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FM slams West for global economic woes
Raj Kumar Ray in Davos | January 28, 2006 19:43 IST
Blaming the industrialised nations for global economic imbalances, Finance Minister P Chidambaram on Saturday asked them to step up investment in developing nations like India and address the burning issues of high interest rates and fuel prices.
"Global imbalance issues are not addressed by countries responsible for that. It is deepening and has serious consequences to developing nations like India," he said, addressing the World Economic Forum in Davos.
A high trade and budget deficits in US and other matured economies are leading to a reverse flow of capital from developing nations to developed nations, which goes against the economic rationale as poorer nations require more capital to grow faster and reduce poverty.
Referring to the reverse flow of capital from developing nations to developed economies like the US and EU, he said: "Capital must flow from developed to developing countries, which are scarce in capital."
Unless this happens, he said the Millennium Development Goals of reducing poverty will not be achieved.
Higher capital flow to developing nations would step up growth, which will in turn lead to higher imports from developed nation.
Chidambaram said a weak dollar, rising interest rates in US and fuel prices are affecting developing nations. "High energy prices leads to inflationary pressures and forces developing nations to adopt contradictory policies."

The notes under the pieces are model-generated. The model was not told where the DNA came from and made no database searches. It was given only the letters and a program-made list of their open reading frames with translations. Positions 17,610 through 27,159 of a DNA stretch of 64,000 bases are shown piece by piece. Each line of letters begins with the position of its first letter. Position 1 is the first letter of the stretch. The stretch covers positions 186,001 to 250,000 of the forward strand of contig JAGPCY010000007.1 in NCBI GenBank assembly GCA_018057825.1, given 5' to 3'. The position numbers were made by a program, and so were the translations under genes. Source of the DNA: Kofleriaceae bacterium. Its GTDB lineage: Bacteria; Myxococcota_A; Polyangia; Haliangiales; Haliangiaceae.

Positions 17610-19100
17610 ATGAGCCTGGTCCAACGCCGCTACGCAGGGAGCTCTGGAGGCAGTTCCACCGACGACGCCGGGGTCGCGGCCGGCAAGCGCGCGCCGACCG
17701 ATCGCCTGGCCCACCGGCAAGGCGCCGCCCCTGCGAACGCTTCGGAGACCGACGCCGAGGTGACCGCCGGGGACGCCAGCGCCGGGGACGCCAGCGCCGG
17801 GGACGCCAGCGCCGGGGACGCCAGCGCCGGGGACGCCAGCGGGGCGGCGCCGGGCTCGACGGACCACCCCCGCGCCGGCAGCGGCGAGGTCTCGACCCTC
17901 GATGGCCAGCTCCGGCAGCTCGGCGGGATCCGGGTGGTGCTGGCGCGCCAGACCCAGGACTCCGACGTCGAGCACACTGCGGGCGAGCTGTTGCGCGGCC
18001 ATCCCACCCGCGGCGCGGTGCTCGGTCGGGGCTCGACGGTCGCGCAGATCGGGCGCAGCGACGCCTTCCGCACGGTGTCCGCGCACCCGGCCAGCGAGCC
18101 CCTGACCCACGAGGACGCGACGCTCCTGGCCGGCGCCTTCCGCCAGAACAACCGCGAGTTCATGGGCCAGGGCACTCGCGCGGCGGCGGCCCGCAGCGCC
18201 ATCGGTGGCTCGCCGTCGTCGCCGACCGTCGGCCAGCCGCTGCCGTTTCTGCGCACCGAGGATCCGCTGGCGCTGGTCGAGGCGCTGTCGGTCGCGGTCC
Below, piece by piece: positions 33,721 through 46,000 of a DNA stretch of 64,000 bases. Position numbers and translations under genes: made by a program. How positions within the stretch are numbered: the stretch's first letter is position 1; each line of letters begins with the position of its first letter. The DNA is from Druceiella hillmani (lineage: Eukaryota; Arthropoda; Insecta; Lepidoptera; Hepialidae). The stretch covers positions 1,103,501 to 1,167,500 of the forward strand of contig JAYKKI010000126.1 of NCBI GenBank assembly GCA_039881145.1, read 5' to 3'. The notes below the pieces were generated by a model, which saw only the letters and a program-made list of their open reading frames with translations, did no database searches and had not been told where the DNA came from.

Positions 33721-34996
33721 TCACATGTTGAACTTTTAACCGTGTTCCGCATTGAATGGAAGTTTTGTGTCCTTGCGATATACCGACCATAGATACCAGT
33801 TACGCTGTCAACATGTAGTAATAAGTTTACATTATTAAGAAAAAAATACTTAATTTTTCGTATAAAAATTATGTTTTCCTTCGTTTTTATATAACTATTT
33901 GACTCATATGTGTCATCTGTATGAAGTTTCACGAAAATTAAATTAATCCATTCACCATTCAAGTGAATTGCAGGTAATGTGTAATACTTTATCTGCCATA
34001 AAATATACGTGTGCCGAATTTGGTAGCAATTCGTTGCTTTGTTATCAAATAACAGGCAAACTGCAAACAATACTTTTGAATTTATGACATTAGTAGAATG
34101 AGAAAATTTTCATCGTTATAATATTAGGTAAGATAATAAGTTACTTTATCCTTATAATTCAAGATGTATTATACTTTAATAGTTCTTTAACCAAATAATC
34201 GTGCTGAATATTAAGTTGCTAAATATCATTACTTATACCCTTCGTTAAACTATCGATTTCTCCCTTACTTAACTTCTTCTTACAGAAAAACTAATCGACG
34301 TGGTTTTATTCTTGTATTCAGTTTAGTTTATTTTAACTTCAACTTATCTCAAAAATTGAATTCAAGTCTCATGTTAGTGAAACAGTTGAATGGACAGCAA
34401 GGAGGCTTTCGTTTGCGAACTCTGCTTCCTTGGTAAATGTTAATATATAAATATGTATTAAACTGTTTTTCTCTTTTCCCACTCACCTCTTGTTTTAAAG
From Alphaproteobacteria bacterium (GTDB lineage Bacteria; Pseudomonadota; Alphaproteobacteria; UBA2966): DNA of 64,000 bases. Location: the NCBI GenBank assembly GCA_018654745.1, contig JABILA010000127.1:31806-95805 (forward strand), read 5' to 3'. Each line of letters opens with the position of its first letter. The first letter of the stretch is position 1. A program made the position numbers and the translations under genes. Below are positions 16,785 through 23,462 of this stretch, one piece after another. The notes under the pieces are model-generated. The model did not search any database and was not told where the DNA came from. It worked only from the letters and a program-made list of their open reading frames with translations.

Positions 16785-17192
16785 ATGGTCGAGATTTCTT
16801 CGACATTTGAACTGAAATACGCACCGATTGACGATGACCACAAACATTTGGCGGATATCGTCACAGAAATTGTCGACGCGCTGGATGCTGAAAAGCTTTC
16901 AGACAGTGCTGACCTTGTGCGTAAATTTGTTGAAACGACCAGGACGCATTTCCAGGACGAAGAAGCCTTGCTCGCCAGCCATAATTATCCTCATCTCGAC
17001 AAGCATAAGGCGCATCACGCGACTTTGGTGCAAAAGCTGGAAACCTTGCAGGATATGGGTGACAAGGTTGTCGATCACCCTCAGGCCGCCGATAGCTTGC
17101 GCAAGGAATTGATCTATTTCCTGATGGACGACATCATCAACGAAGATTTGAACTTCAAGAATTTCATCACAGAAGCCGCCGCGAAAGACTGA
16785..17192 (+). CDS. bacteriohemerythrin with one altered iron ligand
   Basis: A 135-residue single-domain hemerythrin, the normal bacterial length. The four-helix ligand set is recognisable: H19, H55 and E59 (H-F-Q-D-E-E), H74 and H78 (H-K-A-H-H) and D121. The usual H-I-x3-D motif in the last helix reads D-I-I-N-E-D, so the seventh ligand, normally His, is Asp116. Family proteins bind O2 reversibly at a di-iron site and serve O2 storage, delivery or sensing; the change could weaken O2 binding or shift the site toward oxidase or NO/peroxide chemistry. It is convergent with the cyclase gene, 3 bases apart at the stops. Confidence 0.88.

The minister also asked developed nations to knock down trade barriers and implement the recommendations of WTO Doha Round.
European Central Bank president Jean Claude Trichet admitted that it was "profoundly abnormal" that huge resources flow from developing nations to advanced nations. He recommended flexibility in exchange rate and higher growth in EU to reduce the global economic imbalances.
Japanese Minister for External Affairs Heizo Takenaka also agreed that higher growth in US, EU and Japan would reduce the global imbalances.
Lawrence Summers, the president of Harvard University, said that global imbalances arose due to low savings and investments by US. However, he said developing nations have to improve the investment climate in order to attract investments.